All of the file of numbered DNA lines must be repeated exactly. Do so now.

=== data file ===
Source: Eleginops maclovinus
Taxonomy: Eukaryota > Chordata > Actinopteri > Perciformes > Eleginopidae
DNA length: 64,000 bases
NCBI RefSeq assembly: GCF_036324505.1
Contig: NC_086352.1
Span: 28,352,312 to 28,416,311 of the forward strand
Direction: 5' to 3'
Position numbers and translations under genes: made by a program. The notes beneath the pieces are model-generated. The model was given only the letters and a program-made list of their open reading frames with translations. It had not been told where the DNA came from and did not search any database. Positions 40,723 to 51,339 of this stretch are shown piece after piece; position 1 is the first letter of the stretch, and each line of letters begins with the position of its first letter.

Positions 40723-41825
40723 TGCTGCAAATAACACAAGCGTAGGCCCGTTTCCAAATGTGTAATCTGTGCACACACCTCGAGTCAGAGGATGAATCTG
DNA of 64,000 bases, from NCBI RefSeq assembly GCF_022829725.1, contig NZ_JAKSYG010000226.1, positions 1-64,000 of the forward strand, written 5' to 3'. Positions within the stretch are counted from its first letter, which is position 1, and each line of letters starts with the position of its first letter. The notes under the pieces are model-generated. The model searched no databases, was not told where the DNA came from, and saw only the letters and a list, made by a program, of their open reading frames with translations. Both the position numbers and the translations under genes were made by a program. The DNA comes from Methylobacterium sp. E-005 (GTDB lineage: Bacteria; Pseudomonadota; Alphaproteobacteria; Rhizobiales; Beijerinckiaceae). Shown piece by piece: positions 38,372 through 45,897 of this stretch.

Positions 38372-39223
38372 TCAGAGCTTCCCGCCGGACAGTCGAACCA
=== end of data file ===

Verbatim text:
Source: Eleginops maclovinus
Taxonomy: Eukaryota > Chordata > Actinopteri > Perciformes > Eleginopidae
DNA length: 64,000 bases
NCBI RefSeq assembly: GCF_036324505.1
Contig: NC_086352.1
Span: 28,352,312 to 28,416,311 of the forward strand
Direction: 5' to 3'
Position numbers and translations under genes: made by a program. The notes beneath the pieces are model-generated. The model was given only the letters and a program-made list of their open reading frames with translations. It had not been told where the DNA came from and did not search any database. Positions 40,723 to 51,339 of this stretch are shown piece after piece; position 1 is the first letter of the stretch, and each line of letters begins with the position of its first letter.

Positions 40723-41825
40723 TGCTGCAAATAACACAAGCGTAGGCCCGTTTCCAAATGTGTAATCTGTGCACACACCTCGAGTCAGAGGATGAATCTG
DNA of 64,000 bases, from NCBI RefSeq assembly GCF_022829725.1, contig NZ_JAKSYG010000226.1, positions 1-64,000 of the forward strand, written 5' to 3'. Positions within the stretch are counted from its first letter, which is position 1, and each line of letters starts with the position of its first letter. The notes under the pieces are model-generated. The model searched no databases, was not told where the DNA came from, and saw only the letters and a list, made by a program, of their open reading frames with translations. Both the position numbers and the translations under genes were made by a program. The DNA comes from Methylobacterium sp. E-005 (GTDB lineage: Bacteria; Pseudomonadota; Alphaproteobacteria; Rhizobiales; Beijerinckiaceae). Shown piece by piece: positions 38,372 through 45,897 of this stretch.

Positions 38372-39223
38372 TCAGAGCTTCCCGCCGGACAGTCGAACCA